Everyone came together for a lively and thoughtful conversation as we dived into a variety of interesting topics including new sponsorship and advertising opportunities on LinkedIn, experiences from BlogHer and a new social media tool offering exciting opportunities for engagement.

Here’s a quick download on what we discussed:

New LinkedIn Opportunities, presented by @JulieYli

The Download: LinkedIn is opening up a host of advertising and sponsorship opportunities for companies. Some of the new updates include sponsored updates for companies, more advanced targeting options, additional sponsored group levels, and sponsored InMail as well as sponsored channels on SlideShare.

Strengths: Advanced targeting capabilities and some recent pilots are showing positive results. New self-service options for ads lower cost of entry significantly.

Weaknesses: Can be relatively expensive. Sponsored group levels can range from $20,000 per month to up to $2,000,000 per year. Most advertising options require a formal company page.

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Experiences from BlogHer, presented by @JulieY 

The Download: Julie Yamamoto, managing director, earned media, shared notes from her presentation at this year’s BlogHer conference. Julie’s presentation helped bloggers understand how to quantify ROI, and an overview of what bloggers can provide to agencies and companies to better assist with sponsored content decisions. We’re looking forward to seeing how bloggers use this information to provide more valuable metrics to companies from their sponsored content efforts.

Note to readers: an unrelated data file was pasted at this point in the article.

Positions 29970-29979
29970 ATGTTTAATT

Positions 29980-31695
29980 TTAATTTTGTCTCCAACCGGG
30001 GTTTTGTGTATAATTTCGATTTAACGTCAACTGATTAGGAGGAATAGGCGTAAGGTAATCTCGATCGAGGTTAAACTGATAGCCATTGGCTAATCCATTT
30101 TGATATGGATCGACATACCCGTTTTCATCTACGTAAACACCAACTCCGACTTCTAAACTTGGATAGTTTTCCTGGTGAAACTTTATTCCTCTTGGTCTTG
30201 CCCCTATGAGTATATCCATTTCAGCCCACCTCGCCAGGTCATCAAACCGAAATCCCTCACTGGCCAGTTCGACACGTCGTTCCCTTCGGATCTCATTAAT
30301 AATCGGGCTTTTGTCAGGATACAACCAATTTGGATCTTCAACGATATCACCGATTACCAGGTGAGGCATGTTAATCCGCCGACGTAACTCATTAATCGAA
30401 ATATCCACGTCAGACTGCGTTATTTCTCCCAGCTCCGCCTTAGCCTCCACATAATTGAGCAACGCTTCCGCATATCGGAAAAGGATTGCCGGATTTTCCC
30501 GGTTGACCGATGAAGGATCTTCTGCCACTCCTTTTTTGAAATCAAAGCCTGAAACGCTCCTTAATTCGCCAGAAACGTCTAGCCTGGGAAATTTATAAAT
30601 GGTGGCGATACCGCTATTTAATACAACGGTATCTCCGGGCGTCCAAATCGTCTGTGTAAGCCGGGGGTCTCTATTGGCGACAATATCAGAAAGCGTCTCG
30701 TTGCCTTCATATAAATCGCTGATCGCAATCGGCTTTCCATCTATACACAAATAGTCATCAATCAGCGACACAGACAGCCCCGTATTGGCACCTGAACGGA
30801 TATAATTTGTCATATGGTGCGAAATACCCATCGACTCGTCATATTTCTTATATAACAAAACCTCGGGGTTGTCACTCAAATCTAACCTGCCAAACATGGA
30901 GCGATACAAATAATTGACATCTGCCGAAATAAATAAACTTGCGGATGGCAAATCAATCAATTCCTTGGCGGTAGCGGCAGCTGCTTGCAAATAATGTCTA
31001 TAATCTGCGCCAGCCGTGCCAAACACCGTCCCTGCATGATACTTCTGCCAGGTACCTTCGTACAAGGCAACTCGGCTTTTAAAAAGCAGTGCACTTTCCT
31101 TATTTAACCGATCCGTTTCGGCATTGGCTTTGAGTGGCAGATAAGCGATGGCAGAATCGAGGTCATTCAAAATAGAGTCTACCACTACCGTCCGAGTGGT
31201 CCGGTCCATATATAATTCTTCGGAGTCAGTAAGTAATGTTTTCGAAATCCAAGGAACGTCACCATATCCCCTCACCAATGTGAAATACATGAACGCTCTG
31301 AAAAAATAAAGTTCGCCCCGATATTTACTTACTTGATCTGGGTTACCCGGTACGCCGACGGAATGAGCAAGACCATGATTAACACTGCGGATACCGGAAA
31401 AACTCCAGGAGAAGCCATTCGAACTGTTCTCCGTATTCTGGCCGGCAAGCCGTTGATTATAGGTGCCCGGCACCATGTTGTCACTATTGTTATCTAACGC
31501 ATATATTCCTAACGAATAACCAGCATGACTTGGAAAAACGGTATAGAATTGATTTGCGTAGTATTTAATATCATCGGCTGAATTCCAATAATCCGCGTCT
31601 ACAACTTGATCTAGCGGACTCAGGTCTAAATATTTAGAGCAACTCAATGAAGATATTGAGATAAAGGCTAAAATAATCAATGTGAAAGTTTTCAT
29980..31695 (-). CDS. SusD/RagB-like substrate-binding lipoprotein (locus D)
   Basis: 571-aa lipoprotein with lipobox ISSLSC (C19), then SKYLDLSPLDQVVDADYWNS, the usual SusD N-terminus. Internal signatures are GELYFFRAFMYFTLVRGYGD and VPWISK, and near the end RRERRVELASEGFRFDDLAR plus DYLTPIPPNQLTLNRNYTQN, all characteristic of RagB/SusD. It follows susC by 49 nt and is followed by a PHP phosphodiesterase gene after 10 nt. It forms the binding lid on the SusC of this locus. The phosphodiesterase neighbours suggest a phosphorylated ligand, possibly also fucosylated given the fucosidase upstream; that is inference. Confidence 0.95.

New Social Media Engagement Opportunities from ThingLink, presented by @Liz_John & @MessengerBird85

LTThe Download: This is an interesting new social media tool that enables users to post images with embedded interactive touch points that can
include video, supportive text, another image, links and more. The images can be used in Facebook posts, Twitter, and Tumblr, as well as embedded in websites.

Strengths: Several free options for companies to use for pilots. Great opportunities for businesses to add new engagement. Integrated follow and content galleries open up user access to historic content. Works with mobile devices.